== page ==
Why Save For Children

Why Save For Children ?

We all want the best for our children.  We want them to get the best education, get ahead, get a good start in life.

Even before our children are born, we dream about who they will become, what they will achieve and how they will develop into such great adults that we can bask in their reflected glory. Its natural and part of the nurturing instinct we all have within us.

Happy child with painted hands

We know that most likely somewhere down the line, we as parents will have to fund school holidays, cars, university fees and weddings. Despite the fact that rights of passage such as these are expensive – we look forwards to them.

The average cost of a wedding in 2013 was £18,000

Going to University for 3 years now costs £51,000

A 10% deposit to buy the average first time buyer property is now £18,700

With good financial planning – all of these costs can be dealt with in advance rather than creating a millstone of debt which you or your children can carry about with them for years after the event.

In addition to providing our children with a loving home, a safe environment and a great education we can also provide our children with a knowledge about money. Creating a positive attitude towards saving and planning for the future is something children will always thank you for in years to come.

Personal finance is not a subject thats not taught at school in the UK (though it should be) – because its not in the interests of banks for us “people” to have in depth knowledge on the subject. If we were all financially savvy – who would they be able to sell their loans and credit cards to? How could they manage us and keep a large proportion of the population indebted and trapped by the bonds of financial servitude. Working to pay off their debts, working for the banks.

Putting money aside on their behalf and nurturing a saving habit can give your child massive advantages in life. Allow your children to turn into young adults who understand the benefits of being a cash buyer over a credit card / loan buyer.

As good parents, we try to instil good positive social and academic habits. We teach our children to eat their greens, tidy their rooms, not to leave doing their homework to the last minute, help around the house etc.  But what do we teach them about handling money?

The modern education system is designed to get children to pass exams – which is great. But it leaves the learning about  how to manage your finances to your parents, television or in a worst case scenario – no lessons at all.

But when it comes to teaching children about managing their finances there are many things parents can do to help their children.

The best thing a parent can do is lead by example – children learn so much from copying the behaviour of those closest to them. Are your own finances in good order? Do you have a wallet or purse full of store cards and credit cards and not pay off the full balance every month ?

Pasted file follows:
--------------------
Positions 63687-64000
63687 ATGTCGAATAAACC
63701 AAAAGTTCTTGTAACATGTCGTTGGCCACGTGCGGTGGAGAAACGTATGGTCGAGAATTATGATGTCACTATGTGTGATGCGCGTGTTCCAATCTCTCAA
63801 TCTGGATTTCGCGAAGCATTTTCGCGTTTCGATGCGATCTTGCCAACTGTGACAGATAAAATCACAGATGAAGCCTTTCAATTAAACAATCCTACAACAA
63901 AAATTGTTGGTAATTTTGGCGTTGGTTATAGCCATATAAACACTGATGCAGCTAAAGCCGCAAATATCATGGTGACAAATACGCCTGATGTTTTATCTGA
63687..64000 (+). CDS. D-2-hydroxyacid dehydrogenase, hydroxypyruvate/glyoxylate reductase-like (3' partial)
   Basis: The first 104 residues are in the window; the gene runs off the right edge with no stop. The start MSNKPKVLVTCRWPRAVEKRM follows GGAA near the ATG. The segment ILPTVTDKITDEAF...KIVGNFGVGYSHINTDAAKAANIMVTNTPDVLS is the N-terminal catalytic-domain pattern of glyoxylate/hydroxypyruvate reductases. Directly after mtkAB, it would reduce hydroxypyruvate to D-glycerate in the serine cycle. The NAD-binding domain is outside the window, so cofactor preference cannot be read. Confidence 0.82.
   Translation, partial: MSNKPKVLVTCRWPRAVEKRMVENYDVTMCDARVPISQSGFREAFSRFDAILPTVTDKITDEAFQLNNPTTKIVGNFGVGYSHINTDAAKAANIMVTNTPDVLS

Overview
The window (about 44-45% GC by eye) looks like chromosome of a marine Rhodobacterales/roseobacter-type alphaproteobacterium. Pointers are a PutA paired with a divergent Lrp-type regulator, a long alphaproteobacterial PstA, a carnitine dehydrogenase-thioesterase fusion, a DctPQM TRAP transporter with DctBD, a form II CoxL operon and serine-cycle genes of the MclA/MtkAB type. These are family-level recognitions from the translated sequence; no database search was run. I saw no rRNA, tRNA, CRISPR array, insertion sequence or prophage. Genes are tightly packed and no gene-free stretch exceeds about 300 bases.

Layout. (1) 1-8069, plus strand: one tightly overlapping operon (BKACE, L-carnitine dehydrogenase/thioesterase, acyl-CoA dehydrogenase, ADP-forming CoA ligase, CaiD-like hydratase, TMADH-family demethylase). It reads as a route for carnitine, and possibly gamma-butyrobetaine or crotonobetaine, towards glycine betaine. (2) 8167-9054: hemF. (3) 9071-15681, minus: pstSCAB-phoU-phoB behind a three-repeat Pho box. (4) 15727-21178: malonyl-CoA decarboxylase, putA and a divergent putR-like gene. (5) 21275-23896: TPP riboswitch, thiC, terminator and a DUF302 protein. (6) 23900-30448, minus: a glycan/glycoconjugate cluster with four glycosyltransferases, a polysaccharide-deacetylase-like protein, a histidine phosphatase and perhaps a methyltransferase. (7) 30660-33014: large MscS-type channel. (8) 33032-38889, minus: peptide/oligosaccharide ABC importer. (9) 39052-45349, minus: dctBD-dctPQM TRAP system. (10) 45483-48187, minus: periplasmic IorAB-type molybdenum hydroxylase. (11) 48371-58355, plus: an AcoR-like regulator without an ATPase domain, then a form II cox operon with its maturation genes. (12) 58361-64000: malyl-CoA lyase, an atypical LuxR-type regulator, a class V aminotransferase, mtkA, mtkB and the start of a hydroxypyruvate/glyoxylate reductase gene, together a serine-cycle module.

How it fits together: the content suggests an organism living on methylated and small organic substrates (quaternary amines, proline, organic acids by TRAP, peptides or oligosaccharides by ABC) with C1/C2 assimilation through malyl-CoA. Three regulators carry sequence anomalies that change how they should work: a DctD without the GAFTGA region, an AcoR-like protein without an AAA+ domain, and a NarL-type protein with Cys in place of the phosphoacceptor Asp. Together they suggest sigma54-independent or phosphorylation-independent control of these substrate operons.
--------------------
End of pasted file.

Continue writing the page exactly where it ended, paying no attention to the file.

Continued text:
The best example you can set your child is to set up a savings account for them as soon you can, and contribute towards it for as long as you can.

If doesn’t matter if the amounts going in are small (life’s expensive), the important thing is to create the saving habit within your child and to let them discover how savings grow over time and can be used to buy the things they want.

Albert Einstein said that his greatest discovery was compound interest (how money makes money).

The phrase money makes money is a phrase that’s commonly used today – especially by those who have none, Its a great excuse for not having any.

I’ve been stashing £100 away for 18 months now for Junior Get Rich With Me – its stashed into a high risk Investment Trust called the Aberdeen Asian Smaller Companies Investment Trust. Take a look at this previous blog post here. Its not suitable for everyone as it can be quite volatile and you might not get back as much as you originally put it. If you are worried about the prospect of investments falling in value you should stick to deposit style accounts rather than investment accounts.

I hope to be able to fund his “life events” without recourse to more debt. Its not easy finding the money sometimes but we’ve never missed a months savings yet.

Comments

  1. We don’t have kids yet, and we won’t be entertaining the thought of them for some time now, but we do want them eventually and my goal has always been to save quite a bit of money before we have them. I think you need a much larger emergency fund if you have kids, and we want to be able to save for their education when we have them. Right now our focus is retirement savings.

    • getrichwithme says:

      Thats fair enough – theres a time and a place for kids. I had my first child when I was 28 my second when I was 46. Both perfectly timed.

  2. Saving for kids is important but more so is financial education for them I think. I intend to teach my daughter the value of money, how to make it and how to spend it wisely. (I hope!)

    • getrichwithme says:

      I agree – our education system lets children down badly when they dont teach them the basics of personal finance. Its a necessary life skill

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